Home' Trinidad and Tobago Guardian : July 9th 2013 Contents A32
Guardian www.guardian.co.tt Tuesday, July 9, 2013
(CONTINUES FROM PAGE A29)
He said to start up, if you can t fund it yourself,
it is extremely difficult to get financial assistance
"Traditional commercial banks want tangible assets
for security. If you start a publishing company, no
assets exists. Even when you have started up and have
a sales history, you think you can go back to the bank
and show them that the business is making revenue,
they still refuse financial assistance," Randle said.
"Even today, this problem still exists," he says.
But why? Randle said in societies that are not yet
largely developed, we don t seem to recognise the
value of intellectual property.
"In theory, look at some of the books we value
today. Unless they go out of copyright, a book can
survive 50 years after the death of an author," Randle
He said until traditional banks come to recognise
the value of intellectual property as opposed to physical
assets, start up for most publishing companies will
remain a problem.
Another drawback, especially in educational pub-
lishing, Randle said, is the gestation period---the length
of time a book takes to be produced and published.
"This type of publishing requires heavy investment.
We are talking about research development, devel-
opment of authors, illustrators and education. You
are looking at least three years of production and
perhaps another year for publishing. It is almost kind
of a miracle that any kind of publishing has taken
place in the Caribbean," said Randle.
He said a lot of writers continue to look outside
of the Caribbean when it comes to publishing, not
because Caribbean publishing companies don t exist
or aren t willing to take on Caribbean authors, rather
it is a clear case of not having the resources to do
so.He said if you are producing a reading book for
primary school level or an integrated science for sec-
ondary level, the system and the curriculum demands
a complete series is produced.
"No school is going to take one book that covers
one syllabus. So it is not a matter of producing a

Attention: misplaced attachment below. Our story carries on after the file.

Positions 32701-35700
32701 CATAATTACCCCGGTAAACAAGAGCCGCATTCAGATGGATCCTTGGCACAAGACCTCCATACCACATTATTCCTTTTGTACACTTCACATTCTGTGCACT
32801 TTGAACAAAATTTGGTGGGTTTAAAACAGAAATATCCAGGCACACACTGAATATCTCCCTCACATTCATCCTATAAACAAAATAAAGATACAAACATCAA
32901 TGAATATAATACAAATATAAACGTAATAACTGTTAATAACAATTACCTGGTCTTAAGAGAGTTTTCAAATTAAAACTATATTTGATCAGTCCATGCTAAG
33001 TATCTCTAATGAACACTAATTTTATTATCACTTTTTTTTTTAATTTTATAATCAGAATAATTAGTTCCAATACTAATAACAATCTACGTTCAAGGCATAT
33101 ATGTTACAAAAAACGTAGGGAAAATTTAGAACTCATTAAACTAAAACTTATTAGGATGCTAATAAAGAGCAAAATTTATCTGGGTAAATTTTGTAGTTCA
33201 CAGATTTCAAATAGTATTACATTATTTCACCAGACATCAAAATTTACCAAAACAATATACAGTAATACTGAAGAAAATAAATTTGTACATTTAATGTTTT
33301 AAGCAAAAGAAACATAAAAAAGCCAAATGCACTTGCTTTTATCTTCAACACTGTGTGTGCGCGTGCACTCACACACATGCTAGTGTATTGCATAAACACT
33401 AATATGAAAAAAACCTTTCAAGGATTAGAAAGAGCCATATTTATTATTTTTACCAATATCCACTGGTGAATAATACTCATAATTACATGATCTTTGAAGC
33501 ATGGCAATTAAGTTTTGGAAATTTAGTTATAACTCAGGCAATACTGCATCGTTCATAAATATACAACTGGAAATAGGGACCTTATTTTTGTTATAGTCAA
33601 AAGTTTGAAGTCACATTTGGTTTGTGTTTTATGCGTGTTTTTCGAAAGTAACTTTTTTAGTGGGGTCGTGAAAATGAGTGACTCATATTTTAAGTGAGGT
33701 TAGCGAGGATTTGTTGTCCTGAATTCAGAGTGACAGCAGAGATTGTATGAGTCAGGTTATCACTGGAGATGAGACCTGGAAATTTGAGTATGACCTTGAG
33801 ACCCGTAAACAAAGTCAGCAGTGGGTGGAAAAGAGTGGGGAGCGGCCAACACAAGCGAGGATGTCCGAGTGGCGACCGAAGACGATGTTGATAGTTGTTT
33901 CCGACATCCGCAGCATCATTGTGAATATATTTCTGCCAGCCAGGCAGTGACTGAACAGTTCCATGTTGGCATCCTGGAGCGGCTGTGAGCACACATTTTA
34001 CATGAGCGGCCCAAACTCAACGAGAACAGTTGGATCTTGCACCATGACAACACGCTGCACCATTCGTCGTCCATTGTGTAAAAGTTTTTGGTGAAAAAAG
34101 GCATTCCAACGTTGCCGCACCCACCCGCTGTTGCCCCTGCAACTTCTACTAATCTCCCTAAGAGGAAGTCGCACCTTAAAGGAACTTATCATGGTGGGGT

book, a series takes time, effort and money.
On the other hand, Randle said even if they were
willing, capable and had the resources, one of the
major drawbacks with publishing in the region is the
inability to effectively market and sell what was pro-
"If you are an author, you want to know that your
book can be sold anywhere in any part of the world,
but that takes resources which most publishers do
not have. He said this is the very reason why Caribbean
authors seek out metropolitan publishers, not because
they are better but because they have the ability to
market what they produce.
Randle is now officially retired, his eldest daughter
Christine is now the chief operator of IRP, while he
enjoys the fruits of his labour, travelling, still lending
guidance where he can and is most present whenever
called upon to lecture on what he knows best---pub-
Randle is the holder of a Bachelor of Arts
degree with special honours from UWI Mona, a
Master of Science in international studies,
University of Southampton, UK, and a diploma in
publishing from the University of Denver.
He is a founding member and vice president of
the Caribbean Publishers Network; a board
member of the Edna Manley Foundation in
Jamaica and also served as a member of the
Caricom Task Force on Culture from 2009 to
He has been honoured with a number of
awards for services to publishing, among them
the Silver Musgrave Medal from the Institute of
Jamaica, the Order of Distinction, Officer Class,
and the Prince Claus Laureate Award in 2012.
Meeting the challenge of publishing in the Caribbean
THE MANLEY MEMOIRS
With grace, balance, and
wonderful candour, Beverley
Manley tells the story of her
childhood, adolescence, and
adulthood as the wife of Ja-
maica's charismatic leader in
the 1970s, Michael Manley.
Beverley Manley reports with
the aplomb of a seasoned in-
terviewer on television and
BLACK METEORS: THE
CARIBBEAN IN INTERNATIONAL
TRACK AND FIELD
Basil A Ince
In the pantheon of international
track and field, Caribbean athletes
have dominated the world stage.
This book is NOT a history of track
and field in the Caribbean but an ac-
count of the performances of the
major athletes from the region in
major competitions like the
Olympic, World Championships and
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